Thrilled to be featured on RTE about the new EU directive on work- life balance:
When it comes to flexible work arrangements, there is no one-size-fits-all approach.
For some, flexible work arrangements allow them to take time off in the mornings and afternoons for school drop-offs and collections.
For others, it can mean having an extended lunch break to care for a loved one.
Karen O’Reilly is Founder of Employmum and Employflex, a HR firm that specialises in finding flexible roles for those looking for flexible work.
She said flexible work can also involve compressed hours, full-time with flexibility, annualised hours, job share, term time and part-time.
“Anything that isn’t of a traditional nature of bums on seats between nine and five we would call flexible,” she said.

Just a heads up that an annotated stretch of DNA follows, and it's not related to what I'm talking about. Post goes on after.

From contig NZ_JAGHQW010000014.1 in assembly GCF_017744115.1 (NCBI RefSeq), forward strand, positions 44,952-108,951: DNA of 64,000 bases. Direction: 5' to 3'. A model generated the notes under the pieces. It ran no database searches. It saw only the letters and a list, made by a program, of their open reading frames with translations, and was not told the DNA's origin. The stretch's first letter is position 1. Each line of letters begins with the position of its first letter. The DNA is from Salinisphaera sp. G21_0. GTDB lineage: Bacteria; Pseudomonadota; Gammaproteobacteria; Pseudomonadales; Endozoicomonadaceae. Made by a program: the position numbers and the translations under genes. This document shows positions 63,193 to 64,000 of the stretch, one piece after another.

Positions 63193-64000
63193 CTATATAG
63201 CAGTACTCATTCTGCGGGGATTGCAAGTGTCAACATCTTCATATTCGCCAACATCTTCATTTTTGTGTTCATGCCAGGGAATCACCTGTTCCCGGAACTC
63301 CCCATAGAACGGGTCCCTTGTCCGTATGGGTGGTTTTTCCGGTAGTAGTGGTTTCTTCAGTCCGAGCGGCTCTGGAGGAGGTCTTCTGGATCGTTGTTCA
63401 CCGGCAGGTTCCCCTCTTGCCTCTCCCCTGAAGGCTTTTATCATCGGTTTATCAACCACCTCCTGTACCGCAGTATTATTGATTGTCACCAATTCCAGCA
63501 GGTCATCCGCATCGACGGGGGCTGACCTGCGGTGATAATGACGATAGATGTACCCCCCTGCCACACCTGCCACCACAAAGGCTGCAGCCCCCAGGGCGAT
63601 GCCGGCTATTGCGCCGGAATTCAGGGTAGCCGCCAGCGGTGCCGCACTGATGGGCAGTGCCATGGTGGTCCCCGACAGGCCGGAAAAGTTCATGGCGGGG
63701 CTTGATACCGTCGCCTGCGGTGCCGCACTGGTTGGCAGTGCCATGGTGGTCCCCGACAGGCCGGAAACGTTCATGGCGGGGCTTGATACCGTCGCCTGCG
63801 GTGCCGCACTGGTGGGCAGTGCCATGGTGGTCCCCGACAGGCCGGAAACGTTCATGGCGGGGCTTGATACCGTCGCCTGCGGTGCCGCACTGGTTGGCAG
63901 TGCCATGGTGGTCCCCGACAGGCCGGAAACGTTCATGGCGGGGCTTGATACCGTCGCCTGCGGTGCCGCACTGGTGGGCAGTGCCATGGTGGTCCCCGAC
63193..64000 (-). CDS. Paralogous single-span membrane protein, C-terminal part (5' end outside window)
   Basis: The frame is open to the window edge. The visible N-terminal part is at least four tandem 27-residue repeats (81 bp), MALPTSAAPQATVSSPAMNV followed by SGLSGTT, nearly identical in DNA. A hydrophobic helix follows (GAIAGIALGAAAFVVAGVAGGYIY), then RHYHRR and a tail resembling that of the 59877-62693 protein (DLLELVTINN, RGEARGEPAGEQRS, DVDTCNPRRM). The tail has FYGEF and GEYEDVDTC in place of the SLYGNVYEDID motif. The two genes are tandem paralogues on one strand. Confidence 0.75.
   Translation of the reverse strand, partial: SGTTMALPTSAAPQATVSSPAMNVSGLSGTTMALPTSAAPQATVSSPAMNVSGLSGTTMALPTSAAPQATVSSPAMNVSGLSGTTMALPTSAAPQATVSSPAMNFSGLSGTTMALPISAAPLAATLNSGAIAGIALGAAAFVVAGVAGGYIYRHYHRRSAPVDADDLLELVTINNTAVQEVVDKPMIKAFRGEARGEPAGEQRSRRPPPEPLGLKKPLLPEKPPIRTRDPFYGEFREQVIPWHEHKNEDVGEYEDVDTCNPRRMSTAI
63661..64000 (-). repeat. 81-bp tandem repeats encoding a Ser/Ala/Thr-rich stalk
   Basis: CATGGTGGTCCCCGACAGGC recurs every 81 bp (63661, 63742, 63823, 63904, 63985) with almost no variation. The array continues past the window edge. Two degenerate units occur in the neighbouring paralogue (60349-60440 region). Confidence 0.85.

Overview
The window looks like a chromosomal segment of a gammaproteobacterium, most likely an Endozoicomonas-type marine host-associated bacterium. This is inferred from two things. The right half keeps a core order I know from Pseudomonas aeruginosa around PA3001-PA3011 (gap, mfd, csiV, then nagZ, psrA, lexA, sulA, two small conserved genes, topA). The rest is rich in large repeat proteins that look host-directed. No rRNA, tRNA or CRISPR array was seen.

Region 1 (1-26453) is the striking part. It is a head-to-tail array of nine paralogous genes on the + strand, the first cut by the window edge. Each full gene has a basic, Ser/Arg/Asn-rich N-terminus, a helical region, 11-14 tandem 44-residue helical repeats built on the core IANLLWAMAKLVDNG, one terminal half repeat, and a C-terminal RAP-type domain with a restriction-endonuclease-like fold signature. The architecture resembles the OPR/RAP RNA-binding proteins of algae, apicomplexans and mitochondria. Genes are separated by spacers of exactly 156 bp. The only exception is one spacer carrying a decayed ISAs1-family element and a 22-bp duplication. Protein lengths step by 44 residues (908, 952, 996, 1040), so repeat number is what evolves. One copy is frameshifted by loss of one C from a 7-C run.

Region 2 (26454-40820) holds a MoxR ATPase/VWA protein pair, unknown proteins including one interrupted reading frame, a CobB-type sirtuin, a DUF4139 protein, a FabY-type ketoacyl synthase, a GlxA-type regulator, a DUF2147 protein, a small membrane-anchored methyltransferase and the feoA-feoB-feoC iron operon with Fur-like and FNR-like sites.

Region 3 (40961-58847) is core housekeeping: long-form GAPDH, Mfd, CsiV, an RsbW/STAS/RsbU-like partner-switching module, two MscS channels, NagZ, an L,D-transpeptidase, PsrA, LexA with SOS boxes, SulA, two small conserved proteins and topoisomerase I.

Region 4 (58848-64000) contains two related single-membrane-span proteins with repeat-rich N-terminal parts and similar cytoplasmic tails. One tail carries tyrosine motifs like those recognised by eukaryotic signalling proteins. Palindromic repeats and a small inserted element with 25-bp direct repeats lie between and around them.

The Covid-19 pandemic forced many employees to adopt remote or hybrid work patterns, which fall under the category of flexible work.
Two years on, Ms O’Reilly said flexibility is now the number one priority for most people when searching for a job.
“It really is an employees’ market at the moment,” she said.
“It is a cliché that has been bandied about at the moment – but it is definitely true,” she added.
Ms O’Reilly said many people are finding their current roles unsustainable, and are walking away from companies who have a “presenteeism” culture.
“People are more attracted to companies that are authentically offering flexible work.
“Companies like Bord Gáis and An Post are genuinely offering this, and I think other companies, whether they like it or not, will follow suit now because the market is dictating this,” she said.
She said employers that are not authentic in their offering of flexible and remote work are going to be left behind.
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